I have organised American tours for Jhaveri sisters who are Manipuri Dancers, C.V. Chandrasekhar and Mallika Sarabhai as well as the late Arjun Mishra, Sasidharan Nair, Vithal Pasumarthy and others. Mallika has danced in my Songs of Tagore; Rajan and Sajan Mishra have contributed their music for the current production, Shakti: A Return to the Source which was inspired by their rendition of Raag Durga. In the context of Battery Dance Festival and the Erasing Borders Festival of Indian Dance, I have introduced many great dancers to the New York audience including Shanmugham Sundaram, Rama Vaidyanathan, Avijit Das, Rakesh Sai Babu and Pallavi Krishnan, among many others.
Some of your productions have been informed by your connection to India. Can you elaborate on this?
I have created over 75 pieces of choreography and five have been directly related to India. Those five—Seen by a River, Moonbeam, Songs of Tagore, Layapriya and the newest work, Shakti—have been highly regarded and have propelled us on seven tours of India.
Please tell us about your latest project Shakti (or Durga)
Inspired by Raag Durga, the work is the product of a collaboration with Indian classical dancer Unnath Hassan Rathnaraju, who entered into an innovative process with our dancers in 2015. We approached this creation without any preconceived notions of what the results might be and attempted to shed formulaic approaches in order to allow unexpected discoveries to be made, and they were. Audience in the US, Sri Lanka and in the Indian cities where we have presented the work this month, have responded enthusiastically.
Is it about feminine energy, or about the religious icon?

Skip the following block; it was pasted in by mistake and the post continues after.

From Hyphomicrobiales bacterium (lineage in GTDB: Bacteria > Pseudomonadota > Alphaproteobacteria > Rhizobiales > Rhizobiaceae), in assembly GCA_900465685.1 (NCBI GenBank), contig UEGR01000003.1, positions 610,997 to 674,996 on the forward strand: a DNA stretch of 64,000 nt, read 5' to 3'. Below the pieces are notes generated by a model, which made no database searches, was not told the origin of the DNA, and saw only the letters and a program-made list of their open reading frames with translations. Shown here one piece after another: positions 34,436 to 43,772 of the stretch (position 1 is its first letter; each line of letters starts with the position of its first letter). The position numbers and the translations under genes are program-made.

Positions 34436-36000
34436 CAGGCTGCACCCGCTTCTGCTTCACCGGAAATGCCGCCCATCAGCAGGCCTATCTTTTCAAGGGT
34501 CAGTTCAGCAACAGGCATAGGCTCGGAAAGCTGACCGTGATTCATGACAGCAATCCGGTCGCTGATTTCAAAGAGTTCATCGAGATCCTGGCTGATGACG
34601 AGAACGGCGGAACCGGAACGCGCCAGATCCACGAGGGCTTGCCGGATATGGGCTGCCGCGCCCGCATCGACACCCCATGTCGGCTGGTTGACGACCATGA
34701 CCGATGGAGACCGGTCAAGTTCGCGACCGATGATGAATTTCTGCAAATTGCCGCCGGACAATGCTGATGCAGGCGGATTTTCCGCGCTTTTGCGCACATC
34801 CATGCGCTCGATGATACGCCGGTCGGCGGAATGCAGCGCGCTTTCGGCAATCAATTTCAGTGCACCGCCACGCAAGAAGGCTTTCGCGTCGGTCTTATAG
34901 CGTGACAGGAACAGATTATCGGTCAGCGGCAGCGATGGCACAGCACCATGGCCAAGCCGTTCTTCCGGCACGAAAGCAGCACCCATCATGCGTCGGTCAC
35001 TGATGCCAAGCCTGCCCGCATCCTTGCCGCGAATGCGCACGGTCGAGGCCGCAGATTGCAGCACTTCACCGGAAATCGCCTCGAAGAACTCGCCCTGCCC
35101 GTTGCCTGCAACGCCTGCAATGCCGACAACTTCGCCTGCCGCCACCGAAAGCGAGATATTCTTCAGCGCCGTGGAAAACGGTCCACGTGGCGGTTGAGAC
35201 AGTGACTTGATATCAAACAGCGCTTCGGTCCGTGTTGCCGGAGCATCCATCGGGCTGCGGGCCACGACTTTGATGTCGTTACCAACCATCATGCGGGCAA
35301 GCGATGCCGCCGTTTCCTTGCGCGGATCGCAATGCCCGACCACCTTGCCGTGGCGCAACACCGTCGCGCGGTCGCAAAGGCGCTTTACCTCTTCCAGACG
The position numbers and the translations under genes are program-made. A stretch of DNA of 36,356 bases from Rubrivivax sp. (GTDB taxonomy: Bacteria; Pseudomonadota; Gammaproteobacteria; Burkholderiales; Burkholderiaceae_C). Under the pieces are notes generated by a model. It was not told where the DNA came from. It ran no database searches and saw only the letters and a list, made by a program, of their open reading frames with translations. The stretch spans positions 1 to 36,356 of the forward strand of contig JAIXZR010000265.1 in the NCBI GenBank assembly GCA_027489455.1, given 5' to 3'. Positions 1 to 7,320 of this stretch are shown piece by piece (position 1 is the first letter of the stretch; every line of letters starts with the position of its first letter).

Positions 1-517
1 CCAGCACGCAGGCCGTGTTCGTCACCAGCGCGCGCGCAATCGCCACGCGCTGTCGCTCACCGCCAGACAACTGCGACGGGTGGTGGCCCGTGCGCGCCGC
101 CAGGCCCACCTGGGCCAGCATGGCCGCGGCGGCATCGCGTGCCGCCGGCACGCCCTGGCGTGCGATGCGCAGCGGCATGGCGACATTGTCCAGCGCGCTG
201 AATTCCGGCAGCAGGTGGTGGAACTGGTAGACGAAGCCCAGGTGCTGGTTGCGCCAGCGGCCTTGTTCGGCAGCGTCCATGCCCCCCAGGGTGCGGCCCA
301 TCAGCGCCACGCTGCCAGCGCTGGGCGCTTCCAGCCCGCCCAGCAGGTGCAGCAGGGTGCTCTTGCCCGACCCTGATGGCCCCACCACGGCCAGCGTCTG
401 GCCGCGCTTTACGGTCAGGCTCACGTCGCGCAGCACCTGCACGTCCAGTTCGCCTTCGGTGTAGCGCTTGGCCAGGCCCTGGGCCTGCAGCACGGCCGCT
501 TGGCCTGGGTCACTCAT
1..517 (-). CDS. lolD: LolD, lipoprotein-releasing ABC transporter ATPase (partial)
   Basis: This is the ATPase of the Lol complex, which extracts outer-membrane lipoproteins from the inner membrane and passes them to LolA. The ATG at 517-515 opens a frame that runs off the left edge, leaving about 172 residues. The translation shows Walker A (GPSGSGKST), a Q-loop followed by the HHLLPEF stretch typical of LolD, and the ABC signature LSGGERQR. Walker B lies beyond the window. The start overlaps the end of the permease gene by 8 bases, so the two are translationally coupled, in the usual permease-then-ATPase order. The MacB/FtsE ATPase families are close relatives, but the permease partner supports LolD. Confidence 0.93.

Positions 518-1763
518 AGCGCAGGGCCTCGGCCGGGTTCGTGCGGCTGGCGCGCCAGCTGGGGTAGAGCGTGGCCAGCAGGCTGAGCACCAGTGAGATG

We changed the name so as to lessen the chance that audiences would enter the theatre expecting to see depictions of the deity Durga. Because, honestly, the piece is abstract and intends to be open to individual interpretation. There are definitely references to female power and energy as personified by our three fabulous female dancers—Robin, Mira and Bethany—but the male presence is also there in force with Sean and Clement and Unnath.
Where is it touring in India? I know you have already had shows in Bengaluru and Kolkata.
We started in Mumbai on January 9th and will continue up until reaching the Delhi audience at Kamani Auditorium on January 31st. We have invitations to return in 2019 to perform in Chennai and Ahmedabad and would love to do so if we can find sponsors. This year we are lucky to have both the Indian and US governments supporting, as well as Air India, State Bank of India, and the Oberoi Bengaluru, JW Marriott Pune and many local host institutions. But next year will be tough.
Tell us about your Battery Dance Festival in New York. Have many Indian artistes participated in it?
We inaugurated our first festival 37 years ago, calling it the Downtown Dance Festival. Now renamed Battery Dance Festival, we enjoy one of the most beautiful sites in New York—overlooking the Hudson River and the Statue of Liberty, at Robert Wagner Park in Battery Park City. We have presented Indian dance almost every year since 1993 in a multiplicity of forms and by a roster of brilliant artists.